- Understand That Civility and Instinct Aren’t Often the Same. The human brain is incredible and almost unfathomable — but also in many respects downright primeval. Did you know that when we are presented with information that challenges our assumptions or beliefs, the brain responds in the same way it does to a mortal threat? (Researchers even believe it’s the reason politics have gotten so nasty in the age of social media.) That’s a powerful insight to have, and you can hack it for the sake of civility. Recognize the impulse, then regulate it. Because however wrong your opposing counsel may be, they probably don’t deserve to be treated like a wooly mammoth barging into your cave.
- Begin by First Assuming Good Intentions. There are over 100,000 licensed lawyers in Florida. No two of them think quite alike. The fact that we are all different is one of those things in life we can’t control (nor should we want to, truth be told). So embrace it. Our brains tempt us to assume the worst when someone’s course of action or response differs from what we would have done in a situation. That temptation is especially strong for lawyers, because we think we know perfectly well what “the reasonable person” would do in that situation too. But let’s all try exercising the benefit of the doubt. I know that in my own life, in nearly every situation where I have assumed another person was acting out of spite or hostility, I ultimately found that wasn’t the case at all — and wishing very much that I had started out by assuming the best.
- Collaborate and Share the Load. Data in a report from the Harvard Law School’s Center on the Legal Profession shows that when law firms reorganize around a collaborative and multidisciplinary model, earnings rise for both the individual lawyers and the firm as a whole — and clients demonstrate greater satisfaction and loyalty too. Your firm may not be big enough for something as grand as a “multidisciplinary model,” but you can take your cue from that research and consider how the professionals in your practice might better collaborate and lighten one another’s loads.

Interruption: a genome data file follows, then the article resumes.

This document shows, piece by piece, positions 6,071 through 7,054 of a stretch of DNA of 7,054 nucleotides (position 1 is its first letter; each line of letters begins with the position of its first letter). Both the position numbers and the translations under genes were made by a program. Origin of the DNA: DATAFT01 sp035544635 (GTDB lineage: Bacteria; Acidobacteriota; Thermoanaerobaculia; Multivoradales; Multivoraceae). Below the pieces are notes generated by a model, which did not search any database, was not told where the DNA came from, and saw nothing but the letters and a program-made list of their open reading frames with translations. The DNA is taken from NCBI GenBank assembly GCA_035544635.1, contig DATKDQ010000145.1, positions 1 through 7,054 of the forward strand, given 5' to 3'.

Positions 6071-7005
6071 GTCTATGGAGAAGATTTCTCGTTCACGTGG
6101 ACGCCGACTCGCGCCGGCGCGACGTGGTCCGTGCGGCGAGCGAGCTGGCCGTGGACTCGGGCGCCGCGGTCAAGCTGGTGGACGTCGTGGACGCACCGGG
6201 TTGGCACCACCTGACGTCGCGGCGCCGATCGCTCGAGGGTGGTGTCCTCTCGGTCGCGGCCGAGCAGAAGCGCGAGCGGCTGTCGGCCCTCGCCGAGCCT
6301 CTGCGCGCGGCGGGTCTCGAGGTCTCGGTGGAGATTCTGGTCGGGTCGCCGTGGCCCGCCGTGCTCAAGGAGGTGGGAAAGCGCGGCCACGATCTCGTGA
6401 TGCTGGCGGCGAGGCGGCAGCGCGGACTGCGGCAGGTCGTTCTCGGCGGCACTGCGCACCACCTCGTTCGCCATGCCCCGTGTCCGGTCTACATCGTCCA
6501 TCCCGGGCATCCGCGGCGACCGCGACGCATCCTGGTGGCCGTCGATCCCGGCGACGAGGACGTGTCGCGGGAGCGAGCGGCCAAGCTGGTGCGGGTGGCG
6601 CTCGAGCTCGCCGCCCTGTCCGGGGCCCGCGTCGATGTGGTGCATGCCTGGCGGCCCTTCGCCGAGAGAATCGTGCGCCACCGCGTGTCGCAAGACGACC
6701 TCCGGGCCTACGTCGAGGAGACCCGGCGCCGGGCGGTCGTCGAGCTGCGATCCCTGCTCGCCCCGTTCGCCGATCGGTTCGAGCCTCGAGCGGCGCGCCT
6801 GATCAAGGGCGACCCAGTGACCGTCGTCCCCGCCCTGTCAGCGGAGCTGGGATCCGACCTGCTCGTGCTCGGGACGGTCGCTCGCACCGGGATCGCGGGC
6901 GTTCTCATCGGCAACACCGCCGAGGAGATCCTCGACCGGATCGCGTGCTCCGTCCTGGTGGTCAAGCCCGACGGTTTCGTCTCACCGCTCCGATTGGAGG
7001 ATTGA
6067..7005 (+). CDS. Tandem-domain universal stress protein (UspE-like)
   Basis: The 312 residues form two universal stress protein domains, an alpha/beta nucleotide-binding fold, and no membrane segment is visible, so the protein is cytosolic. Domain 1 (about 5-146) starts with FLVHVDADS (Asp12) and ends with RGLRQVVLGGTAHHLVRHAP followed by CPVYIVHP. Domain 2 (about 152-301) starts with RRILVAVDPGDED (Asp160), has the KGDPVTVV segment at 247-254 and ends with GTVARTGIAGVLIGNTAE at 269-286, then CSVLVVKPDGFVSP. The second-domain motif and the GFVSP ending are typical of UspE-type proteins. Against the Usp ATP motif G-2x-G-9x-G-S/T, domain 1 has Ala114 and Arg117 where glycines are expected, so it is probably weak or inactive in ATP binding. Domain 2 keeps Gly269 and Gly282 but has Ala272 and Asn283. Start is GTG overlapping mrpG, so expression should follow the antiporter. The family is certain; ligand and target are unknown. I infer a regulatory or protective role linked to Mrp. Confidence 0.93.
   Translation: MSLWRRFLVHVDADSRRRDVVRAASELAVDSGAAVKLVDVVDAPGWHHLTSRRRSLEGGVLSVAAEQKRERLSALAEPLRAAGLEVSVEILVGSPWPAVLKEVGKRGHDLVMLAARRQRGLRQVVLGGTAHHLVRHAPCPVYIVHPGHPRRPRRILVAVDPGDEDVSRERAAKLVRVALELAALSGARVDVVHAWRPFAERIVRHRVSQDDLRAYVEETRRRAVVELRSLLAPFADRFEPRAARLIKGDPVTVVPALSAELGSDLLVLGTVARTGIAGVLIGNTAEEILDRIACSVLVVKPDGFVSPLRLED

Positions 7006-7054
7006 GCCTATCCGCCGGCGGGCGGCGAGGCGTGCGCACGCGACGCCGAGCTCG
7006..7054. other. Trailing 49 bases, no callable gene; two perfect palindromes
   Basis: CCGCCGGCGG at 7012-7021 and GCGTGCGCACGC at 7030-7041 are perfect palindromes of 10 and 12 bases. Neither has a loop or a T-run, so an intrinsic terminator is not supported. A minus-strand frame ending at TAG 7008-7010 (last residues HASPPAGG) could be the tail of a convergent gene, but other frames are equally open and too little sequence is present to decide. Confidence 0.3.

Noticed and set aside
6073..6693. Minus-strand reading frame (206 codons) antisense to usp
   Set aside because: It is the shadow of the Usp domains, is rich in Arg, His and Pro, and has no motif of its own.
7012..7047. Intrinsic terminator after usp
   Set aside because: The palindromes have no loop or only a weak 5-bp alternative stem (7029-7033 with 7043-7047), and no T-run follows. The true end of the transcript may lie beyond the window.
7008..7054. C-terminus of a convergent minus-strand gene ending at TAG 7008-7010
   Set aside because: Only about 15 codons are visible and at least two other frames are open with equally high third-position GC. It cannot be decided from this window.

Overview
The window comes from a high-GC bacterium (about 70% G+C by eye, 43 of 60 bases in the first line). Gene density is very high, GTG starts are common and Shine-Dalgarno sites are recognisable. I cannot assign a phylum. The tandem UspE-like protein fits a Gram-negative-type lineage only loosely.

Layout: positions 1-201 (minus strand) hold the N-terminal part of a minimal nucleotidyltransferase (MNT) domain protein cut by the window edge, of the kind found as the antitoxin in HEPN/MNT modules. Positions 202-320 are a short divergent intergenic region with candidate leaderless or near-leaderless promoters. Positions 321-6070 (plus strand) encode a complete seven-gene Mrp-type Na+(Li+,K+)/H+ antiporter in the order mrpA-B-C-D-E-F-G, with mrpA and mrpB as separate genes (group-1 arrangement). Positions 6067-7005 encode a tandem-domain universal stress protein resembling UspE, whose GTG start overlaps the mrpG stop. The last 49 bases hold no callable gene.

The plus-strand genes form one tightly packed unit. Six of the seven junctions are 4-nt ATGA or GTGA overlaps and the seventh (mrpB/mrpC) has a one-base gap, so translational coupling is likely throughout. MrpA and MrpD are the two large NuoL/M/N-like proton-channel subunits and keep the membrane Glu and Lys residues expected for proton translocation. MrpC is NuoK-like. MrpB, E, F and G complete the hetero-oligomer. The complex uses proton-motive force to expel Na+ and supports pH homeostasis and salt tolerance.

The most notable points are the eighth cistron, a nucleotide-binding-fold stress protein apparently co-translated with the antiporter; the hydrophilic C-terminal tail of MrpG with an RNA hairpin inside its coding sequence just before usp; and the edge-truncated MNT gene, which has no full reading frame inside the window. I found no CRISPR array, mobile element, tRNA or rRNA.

- Recognize That Lawyers Who Work for You Are Employees. We all know that law firms sometimes struggle to operate as proper businesses, and along with that, there’s sometimes a tendency to think of employed lawyers as something other than employees. This can lead to more hostile and aggressive demands on the very resources who should be regarded as hard-to-find talent who deserve respect and appreciation. (For that matter, all human beings deserve that, no matter how valuable their employment may or may not be.) The Institute for Well-Being in Law holds that a culture change in the profession will require institutional change in law firms, including in the employment status quo. Employer-specific resources are available at the IWIL website.
- Remember That Civility Is a Rule Too. We all live and breathe the duty of zealous advocacy. That’s all well and good. It is a duty, and our clients are well served by it. But let’s remember that all admitted Florida lawyers pledge an oath of civility — and that matters too.